On the other hand, comprehensive management focuses on six aspects of society including prevention. These aspects included (a) crackdown, (b) prevention, (c) education, (d) management, (e) construction, and (f) reform (Wang, 2006, pp. 9-10). While prevention is a separate aspect of the comprehensive management strategy of China in its juvenile delinquency crime prevention program, education also forms an integral preventive measures. In fact, according to China’s social policy on juvenile delinquency, the best approach is removing the factors that could cause instability, while at the same time removing the things that could is proven doubtful as far as safety and security are concerned. In addition, the government believed that by mobilizing the community and organizing vigilant social participation, the preventive measures are better executed and implemented. China’s policy also believe in mediation more than social contradiction because the latter would only intensify the already aggravated situation . Part of this preventive measure is also to enforce the safety of community through conducting a surveillance and survey of the environment. Example of this is conducting a survey of the different schools and educational institution where majority of the youth can be found. The survey will include knowing the demographics and risk factors within the environment. After assessing the schools, the Department of Juvenile Justice can now make recommendations on the degree and intensity of crime prevention training that will be appropriated to the community. A typical crime prevention training is inclusive of familiarity of the student’s background, adjusting school management, facilitating rules concerning student behavior, profiling the most recent local criminal situations and finally, aiding students in navigating a safe route to and from the school (Wang, 2006, p.9).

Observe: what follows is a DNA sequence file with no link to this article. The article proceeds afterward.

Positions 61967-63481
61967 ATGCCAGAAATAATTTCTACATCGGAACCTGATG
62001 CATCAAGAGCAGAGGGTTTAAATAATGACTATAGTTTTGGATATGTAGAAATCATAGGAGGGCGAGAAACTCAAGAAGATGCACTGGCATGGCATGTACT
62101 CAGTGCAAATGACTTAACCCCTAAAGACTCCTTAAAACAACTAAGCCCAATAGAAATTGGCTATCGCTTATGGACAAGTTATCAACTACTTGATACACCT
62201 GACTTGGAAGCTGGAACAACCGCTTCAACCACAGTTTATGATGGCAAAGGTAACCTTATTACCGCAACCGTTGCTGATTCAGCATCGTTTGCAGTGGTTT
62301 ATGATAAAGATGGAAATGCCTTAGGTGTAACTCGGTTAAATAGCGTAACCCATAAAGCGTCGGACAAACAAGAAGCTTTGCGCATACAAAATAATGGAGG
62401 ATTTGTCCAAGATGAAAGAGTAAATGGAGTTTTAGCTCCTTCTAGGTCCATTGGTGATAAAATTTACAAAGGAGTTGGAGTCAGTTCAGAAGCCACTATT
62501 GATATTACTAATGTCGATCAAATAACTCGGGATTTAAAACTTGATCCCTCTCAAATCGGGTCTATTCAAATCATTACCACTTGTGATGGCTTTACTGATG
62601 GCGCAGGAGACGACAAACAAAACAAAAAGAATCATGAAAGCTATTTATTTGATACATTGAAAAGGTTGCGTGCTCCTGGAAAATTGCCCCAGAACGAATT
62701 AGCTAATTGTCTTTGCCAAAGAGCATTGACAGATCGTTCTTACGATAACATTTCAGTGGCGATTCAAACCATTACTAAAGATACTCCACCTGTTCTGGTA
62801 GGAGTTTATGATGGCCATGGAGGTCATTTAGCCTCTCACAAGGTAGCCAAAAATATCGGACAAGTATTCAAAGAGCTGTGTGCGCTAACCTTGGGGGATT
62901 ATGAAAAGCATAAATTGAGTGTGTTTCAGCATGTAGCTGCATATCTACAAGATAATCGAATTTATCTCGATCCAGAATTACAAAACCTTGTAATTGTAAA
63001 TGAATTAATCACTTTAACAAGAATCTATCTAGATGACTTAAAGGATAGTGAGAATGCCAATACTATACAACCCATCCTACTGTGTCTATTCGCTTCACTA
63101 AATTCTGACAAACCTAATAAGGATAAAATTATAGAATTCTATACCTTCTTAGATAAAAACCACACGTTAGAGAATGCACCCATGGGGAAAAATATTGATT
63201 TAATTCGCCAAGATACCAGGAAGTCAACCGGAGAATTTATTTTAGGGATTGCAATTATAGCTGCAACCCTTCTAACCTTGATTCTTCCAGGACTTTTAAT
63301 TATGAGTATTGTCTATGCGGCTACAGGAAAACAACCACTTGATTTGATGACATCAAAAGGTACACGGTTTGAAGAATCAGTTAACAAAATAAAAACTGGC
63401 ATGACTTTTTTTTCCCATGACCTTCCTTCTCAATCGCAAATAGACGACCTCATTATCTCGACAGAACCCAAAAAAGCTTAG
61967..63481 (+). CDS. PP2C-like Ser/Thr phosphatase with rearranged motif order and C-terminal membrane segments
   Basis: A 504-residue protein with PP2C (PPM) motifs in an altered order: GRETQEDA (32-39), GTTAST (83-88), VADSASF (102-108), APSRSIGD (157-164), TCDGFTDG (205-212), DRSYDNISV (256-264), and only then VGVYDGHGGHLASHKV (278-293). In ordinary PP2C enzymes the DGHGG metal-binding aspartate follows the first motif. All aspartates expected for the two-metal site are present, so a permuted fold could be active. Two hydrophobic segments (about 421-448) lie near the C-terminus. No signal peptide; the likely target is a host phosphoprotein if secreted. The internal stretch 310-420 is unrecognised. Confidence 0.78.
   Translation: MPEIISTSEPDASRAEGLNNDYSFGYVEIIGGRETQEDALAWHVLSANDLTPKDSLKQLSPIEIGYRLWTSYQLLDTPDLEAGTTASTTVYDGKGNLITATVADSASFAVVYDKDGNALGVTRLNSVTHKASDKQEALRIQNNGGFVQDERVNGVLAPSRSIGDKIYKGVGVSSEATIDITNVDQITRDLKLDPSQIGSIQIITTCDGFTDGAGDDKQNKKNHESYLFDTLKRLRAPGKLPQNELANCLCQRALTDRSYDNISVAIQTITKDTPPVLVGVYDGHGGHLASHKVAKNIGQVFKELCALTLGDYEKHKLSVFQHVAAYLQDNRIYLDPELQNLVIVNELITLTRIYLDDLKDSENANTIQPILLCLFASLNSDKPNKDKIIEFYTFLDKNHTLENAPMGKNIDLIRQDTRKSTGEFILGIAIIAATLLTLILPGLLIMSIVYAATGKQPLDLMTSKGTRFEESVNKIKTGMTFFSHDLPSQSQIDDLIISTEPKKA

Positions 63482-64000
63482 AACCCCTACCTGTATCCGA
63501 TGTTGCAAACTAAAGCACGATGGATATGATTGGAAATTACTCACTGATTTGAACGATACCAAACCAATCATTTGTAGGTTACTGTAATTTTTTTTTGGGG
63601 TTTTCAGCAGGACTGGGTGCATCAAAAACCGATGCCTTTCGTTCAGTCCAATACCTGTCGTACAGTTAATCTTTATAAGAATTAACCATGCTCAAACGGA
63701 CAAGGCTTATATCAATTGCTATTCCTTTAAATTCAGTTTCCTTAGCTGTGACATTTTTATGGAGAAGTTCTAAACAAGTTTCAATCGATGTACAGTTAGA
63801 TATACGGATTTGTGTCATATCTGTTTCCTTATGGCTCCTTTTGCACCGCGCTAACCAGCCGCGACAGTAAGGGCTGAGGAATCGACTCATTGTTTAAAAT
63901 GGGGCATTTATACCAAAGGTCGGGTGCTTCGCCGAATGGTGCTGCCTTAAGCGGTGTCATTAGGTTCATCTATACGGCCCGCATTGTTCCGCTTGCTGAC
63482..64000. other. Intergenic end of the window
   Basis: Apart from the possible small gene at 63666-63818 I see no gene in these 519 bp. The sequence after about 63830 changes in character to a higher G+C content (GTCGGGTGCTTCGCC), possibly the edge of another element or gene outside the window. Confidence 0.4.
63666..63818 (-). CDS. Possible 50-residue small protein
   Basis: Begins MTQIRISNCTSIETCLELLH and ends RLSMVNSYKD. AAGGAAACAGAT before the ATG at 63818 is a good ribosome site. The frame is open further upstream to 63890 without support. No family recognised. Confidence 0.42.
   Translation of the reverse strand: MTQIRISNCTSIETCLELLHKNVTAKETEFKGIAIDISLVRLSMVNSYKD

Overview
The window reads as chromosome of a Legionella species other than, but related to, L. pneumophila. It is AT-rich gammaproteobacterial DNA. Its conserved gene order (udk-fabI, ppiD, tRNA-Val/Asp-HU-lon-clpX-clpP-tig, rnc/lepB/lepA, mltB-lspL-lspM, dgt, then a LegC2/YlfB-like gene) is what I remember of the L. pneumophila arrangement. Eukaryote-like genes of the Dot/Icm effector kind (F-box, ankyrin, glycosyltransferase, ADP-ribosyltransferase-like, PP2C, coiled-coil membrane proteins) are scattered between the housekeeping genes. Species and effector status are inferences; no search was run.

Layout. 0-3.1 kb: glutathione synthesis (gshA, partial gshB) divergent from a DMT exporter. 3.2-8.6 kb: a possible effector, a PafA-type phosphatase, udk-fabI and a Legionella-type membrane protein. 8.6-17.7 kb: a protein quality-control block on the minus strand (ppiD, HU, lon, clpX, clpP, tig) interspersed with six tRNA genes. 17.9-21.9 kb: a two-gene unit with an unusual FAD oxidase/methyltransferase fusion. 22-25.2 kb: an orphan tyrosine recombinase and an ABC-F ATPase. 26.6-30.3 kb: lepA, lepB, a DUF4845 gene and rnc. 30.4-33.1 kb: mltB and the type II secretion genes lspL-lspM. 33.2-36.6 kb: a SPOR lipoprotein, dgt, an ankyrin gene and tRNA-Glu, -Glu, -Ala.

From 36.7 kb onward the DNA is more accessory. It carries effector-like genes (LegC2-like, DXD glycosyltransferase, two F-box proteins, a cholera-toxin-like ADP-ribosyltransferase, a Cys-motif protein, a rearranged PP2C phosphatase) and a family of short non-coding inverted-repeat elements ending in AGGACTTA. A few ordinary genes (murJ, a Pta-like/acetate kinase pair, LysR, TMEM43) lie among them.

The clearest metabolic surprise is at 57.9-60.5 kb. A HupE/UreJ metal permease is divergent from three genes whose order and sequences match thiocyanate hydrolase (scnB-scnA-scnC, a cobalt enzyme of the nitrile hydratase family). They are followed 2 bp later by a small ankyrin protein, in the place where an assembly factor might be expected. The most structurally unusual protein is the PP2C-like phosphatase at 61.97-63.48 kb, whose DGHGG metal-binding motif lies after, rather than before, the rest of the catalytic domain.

Also part of the two-way prevention policy of China is education. Wang defined education as “strengthening of the moral and legal education among all the citizens, especially the youthwhile raising their cultural and ethical standards and promoting their awareness of the law” (2006, pp.9-10). Education of the youth includes educating the possible perpetrators as well as the possible victims. However, the set of information transmitted to both audience varies—the potential perpetrators are educated about the ways to prevent committing the crime and carrying out the crime, while the possible victims are educated on how they can protect themselves from possible assault and abuse (Wang, 2006, p. 10).
Conclusion and Recommendation
After extensive review of China’s policy relating to the prevention of juvenile delinquency and the further increasing rate of arrested and incarcerated minors, it has come to the conclusion that an effective solution to the problem is enforcing an active preventive policy that is fashioned from effective strategizing. The effectiveness of China’s system is based on the continuous effort of the department to know and familiarize themselves with the trends in criminality of both the international and local community. Furthermore, the two-way prevention policy that educates the youth, both as perpetrator and victim is an effective measure because it serves as a deterrent at least to the finality of the crime being committed if the potential victims are duly informed of how they can avoid being victimized.
Therefore, it is recommended to adapt the same policy that China implements in Florida. However, the existing policy of reviewing the sentence of arrested youth offenders is also perceived effective because it will accord the appropriate length and kind of punishment to the offender. At the same time, it can assess whether incarceration is, in fact, the best options to a given situation.